Audience members assimilate information in three different
. Some people hear the information, some see the
information, and some feel the information. Although most
individuals switch their emphasis frequently, one style
usually predominates for a given individual. The styles of
information transfer are called respectively auditory,
visual, and kinesthetic.

For you to connect with the most audience members, you
should include information throughout your program that
appeals to all three of these styles. People that are
primarily visual assimilators may be daydreaming throughout
the portions of your presentation where you are using only
words to convey your information. They will perk-up when you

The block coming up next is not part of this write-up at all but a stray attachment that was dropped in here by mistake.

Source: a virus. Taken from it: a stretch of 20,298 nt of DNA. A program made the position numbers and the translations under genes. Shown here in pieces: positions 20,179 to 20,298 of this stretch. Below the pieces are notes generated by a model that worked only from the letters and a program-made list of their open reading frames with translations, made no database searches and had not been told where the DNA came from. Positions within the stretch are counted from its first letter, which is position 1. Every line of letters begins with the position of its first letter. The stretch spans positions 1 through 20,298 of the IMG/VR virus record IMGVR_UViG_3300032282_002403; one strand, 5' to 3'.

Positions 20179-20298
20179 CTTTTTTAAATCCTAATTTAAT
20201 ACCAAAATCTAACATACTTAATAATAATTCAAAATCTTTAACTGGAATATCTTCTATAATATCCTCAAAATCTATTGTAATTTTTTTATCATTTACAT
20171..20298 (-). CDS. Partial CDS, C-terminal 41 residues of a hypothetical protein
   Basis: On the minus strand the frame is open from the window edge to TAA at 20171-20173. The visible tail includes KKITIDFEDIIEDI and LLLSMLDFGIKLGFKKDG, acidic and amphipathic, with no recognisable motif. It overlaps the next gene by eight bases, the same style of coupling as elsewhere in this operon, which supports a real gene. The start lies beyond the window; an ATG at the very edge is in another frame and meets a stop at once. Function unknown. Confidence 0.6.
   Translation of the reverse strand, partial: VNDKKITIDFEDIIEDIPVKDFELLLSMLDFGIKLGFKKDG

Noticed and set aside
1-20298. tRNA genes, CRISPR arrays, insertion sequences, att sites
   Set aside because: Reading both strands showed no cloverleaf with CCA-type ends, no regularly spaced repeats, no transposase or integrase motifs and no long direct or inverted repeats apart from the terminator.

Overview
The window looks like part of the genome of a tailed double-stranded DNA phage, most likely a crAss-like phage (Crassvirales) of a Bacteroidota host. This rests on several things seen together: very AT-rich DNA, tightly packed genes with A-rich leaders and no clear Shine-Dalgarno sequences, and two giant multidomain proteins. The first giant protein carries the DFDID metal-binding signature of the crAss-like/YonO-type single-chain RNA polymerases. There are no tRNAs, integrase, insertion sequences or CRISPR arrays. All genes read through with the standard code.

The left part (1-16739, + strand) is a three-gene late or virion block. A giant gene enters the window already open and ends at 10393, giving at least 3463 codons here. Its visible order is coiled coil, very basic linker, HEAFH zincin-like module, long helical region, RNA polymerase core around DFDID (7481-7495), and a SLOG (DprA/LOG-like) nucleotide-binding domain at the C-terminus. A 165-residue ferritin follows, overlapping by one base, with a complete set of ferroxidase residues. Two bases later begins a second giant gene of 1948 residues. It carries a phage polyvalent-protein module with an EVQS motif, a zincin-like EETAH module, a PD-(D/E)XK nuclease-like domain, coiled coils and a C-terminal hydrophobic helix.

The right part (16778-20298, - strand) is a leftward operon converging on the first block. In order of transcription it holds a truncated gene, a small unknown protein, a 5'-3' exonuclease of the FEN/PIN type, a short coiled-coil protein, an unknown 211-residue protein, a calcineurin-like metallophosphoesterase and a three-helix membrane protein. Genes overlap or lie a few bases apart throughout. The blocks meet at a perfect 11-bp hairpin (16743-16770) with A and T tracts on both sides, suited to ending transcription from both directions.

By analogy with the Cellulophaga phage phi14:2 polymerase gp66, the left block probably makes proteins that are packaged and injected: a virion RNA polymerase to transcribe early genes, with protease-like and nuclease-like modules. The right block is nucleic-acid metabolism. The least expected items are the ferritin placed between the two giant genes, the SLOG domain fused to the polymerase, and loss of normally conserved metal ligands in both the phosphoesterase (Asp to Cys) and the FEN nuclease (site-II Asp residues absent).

use a visual aid such as an overhead, flip chart, or prop.

People that are kinesthetically oriented are looking for
those words that describe feelings and that evoke emotions.
They will also wake up and come to attention if you have
them come up on stage with you and you shake hands with them
or put your hand on their shoulder (not in Asia). Auditory
assimilators might just love to hear you talk or they might
like to hear a recording of JFK or some type of music.

When you plan your program so that auditory, kinesthetic,
and visual elements are interspersed throughout, this will
increase your chances of connecting with all the audience
members and decrease the chance that old Mr. Sandman will
come knocking on their heads.

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